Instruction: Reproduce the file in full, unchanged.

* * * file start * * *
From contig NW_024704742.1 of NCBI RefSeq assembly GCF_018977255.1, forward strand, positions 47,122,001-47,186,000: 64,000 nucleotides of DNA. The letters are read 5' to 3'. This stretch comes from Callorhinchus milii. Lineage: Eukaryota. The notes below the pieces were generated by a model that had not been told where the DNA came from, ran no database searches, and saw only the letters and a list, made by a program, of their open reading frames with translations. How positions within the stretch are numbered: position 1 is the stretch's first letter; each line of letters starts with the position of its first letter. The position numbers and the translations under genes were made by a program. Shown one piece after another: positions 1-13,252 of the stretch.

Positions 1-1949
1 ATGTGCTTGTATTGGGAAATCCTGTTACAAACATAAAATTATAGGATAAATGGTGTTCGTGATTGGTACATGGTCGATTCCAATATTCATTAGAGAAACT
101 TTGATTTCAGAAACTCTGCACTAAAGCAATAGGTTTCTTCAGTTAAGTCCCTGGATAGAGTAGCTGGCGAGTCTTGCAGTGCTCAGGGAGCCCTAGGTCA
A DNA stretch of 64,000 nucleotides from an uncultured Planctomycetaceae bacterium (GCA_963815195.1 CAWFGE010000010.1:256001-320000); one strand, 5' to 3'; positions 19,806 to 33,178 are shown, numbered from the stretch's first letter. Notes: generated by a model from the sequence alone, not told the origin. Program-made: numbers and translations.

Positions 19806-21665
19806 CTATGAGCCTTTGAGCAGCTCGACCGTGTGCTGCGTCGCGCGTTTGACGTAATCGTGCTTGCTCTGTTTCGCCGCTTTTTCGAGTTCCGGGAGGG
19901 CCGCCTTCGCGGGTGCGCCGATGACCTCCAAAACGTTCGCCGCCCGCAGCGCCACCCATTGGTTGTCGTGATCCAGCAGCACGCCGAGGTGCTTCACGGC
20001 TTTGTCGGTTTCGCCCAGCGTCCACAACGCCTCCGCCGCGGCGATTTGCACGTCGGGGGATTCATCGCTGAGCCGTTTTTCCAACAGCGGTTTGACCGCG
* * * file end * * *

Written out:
From contig NW_024704742.1 of NCBI RefSeq assembly GCF_018977255.1, forward strand, positions 47,122,001-47,186,000: 64,000 nucleotides of DNA. The letters are read 5' to 3'. This stretch comes from Callorhinchus milii. Lineage: Eukaryota. The notes below the pieces were generated by a model that had not been told where the DNA came from, ran no database searches, and saw only the letters and a list, made by a program, of their open reading frames with translations. How positions within the stretch are numbered: position 1 is the stretch's first letter; each line of letters starts with the position of its first letter. The position numbers and the translations under genes were made by a program. Shown one piece after another: positions 1-13,252 of the stretch.

Positions 1-1949
1 ATGTGCTTGTATTGGGAAATCCTGTTACAAACATAAAATTATAGGATAAATGGTGTTCGTGATTGGTACATGGTCGATTCCAATATTCATTAGAGAAACT
101 TTGATTTCAGAAACTCTGCACTAAAGCAATAGGTTTCTTCAGTTAAGTCCCTGGATAGAGTAGCTGGCGAGTCTTGCAGTGCTCAGGGAGCCCTAGGTCA
A DNA stretch of 64,000 nucleotides from an uncultured Planctomycetaceae bacterium (GCA_963815195.1 CAWFGE010000010.1:256001-320000); one strand, 5' to 3'; positions 19,806 to 33,178 are shown, numbered from the stretch's first letter. Notes: generated by a model from the sequence alone, not told the origin. Program-made: numbers and translations.

Positions 19806-21665
19806 CTATGAGCCTTTGAGCAGCTCGACCGTGTGCTGCGTCGCGCGTTTGACGTAATCGTGCTTGCTCTGTTTCGCCGCTTTTTCGAGTTCCGGGAGGG
19901 CCGCCTTCGCGGGTGCGCCGATGACCTCCAAAACGTTCGCCGCCCGCAGCGCCACCCATTGGTTGTCGTGATCCAGCAGCACGCCGAGGTGCTTCACGGC
20001 TTTGTCGGTTTCGCCCAGCGTCCACAACGCCTCCGCCGCGGCGATTTGCACGTCGGGGGATTCATCGCTGAGCCGTTTTTCCAACAGCGGTTTGACCGCG